The courage of two young boys was crucial in allowing police to unravel the web of lies spun by the two women responsible for Liam Fee’s death.
Senior investigating officer Detective Inspector Rory Hamilton said the evidence of the children, who suffered a catalogue of horrific abuse at the hands of Rachel Trelfa and Nyomi Fee, was the key to securing their conviction.
Both primary school age children were present in the house on the night Liam died, and within minutes of police arriving the women had pointed the finger of blame.
The young boy they accused appeared to admit responsibility, telling officers he had “strangled” the toddler by putting his hands over his mouth.
It was not long before it became apparent that Liam’s death was no tragic accident but something far more sinister.
The truth was teased out over the course of the following weeks, in five video recorded interviews conducted separately with both children.
The carefully planned interviews were carried out by a public protection officer trained in questioning children and a social worker, who slowly won the trust of the initially “wary and withdrawn” boys.
Mr Hamilton said: “During those video recorded interviews, it became quite clear that both, along with Liam, would appear to have been subjected to a catalogue of significant abuse over quite a long period of time.
“What was significant was that each was corroborating each other’s events to quite a significant extent, and when you took into account the fact they had been separated immediately upon the police arrival, that was very good evidence.
“It is not plausible for two (young boys) to get together, make up a story of such elaborate nature and then be expected to stick to that, so I’m in absolutely no doubt of what has happened and the importance and the courage that (the children) have shown in giving their evidence to the police.
“Without the evidence of the boys it clearly would have been very, very difficult to have got this case to court.”
With the information gleaned through the interviews as ammunition, a major investigation was able to systematically discredit the women’s version of events as they swiftly moved from being witnesses to suspects.
The pathology showed that far from having been strangled, Liam died after suffering a ruptured heart caused by a severe blunt force injury to his torso, and he also had multiple injuries including fractures to his upper arm and thigh and showed signs of neglect.
Analysis of the women’s phones showed that on the Monday before his death, their internet searches included “how do you treat a broken leg?” and “can wives go to prison together?”.
Interviews with family and friends of the pair as well as social work and nursery staff were also beginning to paint a disturbing picture.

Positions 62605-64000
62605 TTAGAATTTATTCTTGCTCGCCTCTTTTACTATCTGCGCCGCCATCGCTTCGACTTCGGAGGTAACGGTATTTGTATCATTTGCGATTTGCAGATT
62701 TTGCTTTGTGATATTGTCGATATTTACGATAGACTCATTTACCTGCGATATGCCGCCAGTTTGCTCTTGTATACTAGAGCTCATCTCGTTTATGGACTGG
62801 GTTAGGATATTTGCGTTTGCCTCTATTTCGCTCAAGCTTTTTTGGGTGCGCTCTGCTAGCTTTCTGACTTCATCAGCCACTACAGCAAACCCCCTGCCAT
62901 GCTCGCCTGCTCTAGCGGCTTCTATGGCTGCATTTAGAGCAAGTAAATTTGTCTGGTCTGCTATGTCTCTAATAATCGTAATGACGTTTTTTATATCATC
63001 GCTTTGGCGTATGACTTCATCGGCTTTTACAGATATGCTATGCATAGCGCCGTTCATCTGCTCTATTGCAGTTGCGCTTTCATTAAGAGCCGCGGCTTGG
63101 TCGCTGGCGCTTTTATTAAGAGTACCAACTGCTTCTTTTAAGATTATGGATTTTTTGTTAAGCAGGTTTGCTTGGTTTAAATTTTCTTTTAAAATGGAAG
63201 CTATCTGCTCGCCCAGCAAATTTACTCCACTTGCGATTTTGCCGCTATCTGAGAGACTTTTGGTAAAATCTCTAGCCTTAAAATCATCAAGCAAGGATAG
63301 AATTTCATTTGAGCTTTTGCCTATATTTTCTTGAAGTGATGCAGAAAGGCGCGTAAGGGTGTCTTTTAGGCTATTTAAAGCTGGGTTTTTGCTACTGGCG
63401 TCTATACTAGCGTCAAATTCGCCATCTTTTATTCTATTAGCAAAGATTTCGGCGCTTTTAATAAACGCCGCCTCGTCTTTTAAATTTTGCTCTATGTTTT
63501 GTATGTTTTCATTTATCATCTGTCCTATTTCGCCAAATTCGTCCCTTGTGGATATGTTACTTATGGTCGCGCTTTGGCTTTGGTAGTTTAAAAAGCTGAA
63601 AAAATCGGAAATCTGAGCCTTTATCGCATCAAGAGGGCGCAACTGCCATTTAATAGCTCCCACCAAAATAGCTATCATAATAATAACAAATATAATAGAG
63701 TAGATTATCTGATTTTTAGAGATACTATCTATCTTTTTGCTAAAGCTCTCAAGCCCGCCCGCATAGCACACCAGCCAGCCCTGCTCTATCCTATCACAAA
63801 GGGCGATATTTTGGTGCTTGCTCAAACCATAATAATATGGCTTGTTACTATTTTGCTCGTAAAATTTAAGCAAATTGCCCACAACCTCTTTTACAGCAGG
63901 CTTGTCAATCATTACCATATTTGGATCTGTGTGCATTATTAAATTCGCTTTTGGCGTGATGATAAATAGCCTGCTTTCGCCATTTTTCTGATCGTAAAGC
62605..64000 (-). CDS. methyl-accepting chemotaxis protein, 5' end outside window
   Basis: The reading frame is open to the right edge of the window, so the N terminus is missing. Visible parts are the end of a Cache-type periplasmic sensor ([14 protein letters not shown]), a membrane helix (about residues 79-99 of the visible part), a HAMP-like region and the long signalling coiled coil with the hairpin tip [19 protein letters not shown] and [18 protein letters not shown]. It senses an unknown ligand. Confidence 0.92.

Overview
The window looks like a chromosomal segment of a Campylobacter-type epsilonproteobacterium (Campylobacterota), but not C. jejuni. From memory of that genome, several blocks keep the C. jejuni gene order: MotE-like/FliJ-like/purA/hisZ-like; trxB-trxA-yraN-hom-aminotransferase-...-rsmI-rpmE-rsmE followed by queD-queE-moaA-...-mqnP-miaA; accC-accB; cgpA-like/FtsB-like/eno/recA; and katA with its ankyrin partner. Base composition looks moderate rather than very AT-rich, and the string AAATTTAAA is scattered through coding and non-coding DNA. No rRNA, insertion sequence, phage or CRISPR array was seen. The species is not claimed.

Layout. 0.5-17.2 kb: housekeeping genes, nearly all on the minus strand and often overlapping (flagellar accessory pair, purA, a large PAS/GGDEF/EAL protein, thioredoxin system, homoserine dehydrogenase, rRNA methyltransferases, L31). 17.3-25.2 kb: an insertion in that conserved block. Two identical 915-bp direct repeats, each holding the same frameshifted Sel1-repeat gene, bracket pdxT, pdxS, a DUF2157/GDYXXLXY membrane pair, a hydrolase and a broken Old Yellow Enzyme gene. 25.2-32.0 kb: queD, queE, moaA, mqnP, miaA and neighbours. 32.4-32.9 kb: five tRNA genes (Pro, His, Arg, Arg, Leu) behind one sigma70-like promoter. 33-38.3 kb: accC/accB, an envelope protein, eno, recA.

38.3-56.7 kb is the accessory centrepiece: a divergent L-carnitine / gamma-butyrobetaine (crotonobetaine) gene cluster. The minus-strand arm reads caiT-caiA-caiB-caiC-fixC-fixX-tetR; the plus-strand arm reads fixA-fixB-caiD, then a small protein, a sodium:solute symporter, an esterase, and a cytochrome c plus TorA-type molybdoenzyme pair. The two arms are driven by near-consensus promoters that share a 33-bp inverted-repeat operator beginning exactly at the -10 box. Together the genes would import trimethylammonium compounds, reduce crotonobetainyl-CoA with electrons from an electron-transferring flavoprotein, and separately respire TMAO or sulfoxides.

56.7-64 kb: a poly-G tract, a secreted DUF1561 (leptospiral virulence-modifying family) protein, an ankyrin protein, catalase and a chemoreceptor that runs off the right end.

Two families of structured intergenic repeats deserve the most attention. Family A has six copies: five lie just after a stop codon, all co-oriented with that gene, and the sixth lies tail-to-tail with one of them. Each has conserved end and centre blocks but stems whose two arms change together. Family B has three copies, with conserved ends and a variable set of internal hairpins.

“Significant concerns were raised with regards to their conduct,” Mr Hamilton said.
“All the issues and problems were after Rachel and Nyomi had got together.”
It became clear that there had been a “significant change” in Liam’s treatment after Trelfa left his father and their home in the north of England in December 2011 to move to Scotland with Fee.
Mr Hamilton said a picture emerged of a “very, very close” couple, for whom Liam had become “somewhat of an inconvenience”.
He said: “Nyomi would certainly appear to be quite a domineering part of the relationship, certainly from what the investigation uncovered.”
Both women were found to have a criminal record for minor offences, including a theft charge for Fee, and there were allegations relating to drugs when the pair returned to live in the north of England after Liam’s death.
They had been detained and interviewed over Liam’s murder in April 2014 but were released while further inquiries were carried out.
It was not until August that year that they were again detained and charged with child abuse and neglect and the murder of Liam. They appeared in court and were released on bail.
Mr Hamilton said that while it would never be fully known what occurred within their home, the evidence clearly showed both were complicit in the abuse.
He said: “The tragic death of Liam has been the culmination of a consistent course of conduct by both Rachel and Nyomi over a period of months, if not years.
“It is a course of conduct that has been committed by two people and one of these assaults or abuses has resulted in the death of one of the three kids, all of whom were being assaulted and abused on a regular basis.
“The injuries that have been explained and uncovered, the level of abuse that we had, was horrific.”
The detective said he was not aware of another case in which a child had been falsely accused of murder in an attempt to escape justice.
But despite the hell the youngster has endured, he and the other young boy are said to be “thriving” now free of their tormentors, going to school and “doing really well”.
While being interviewed by police, one of the boys was asked to explain why he loves Batman and the characters in The Avengers – the superhero film based on the comic.
“The good guys always win,” he replied.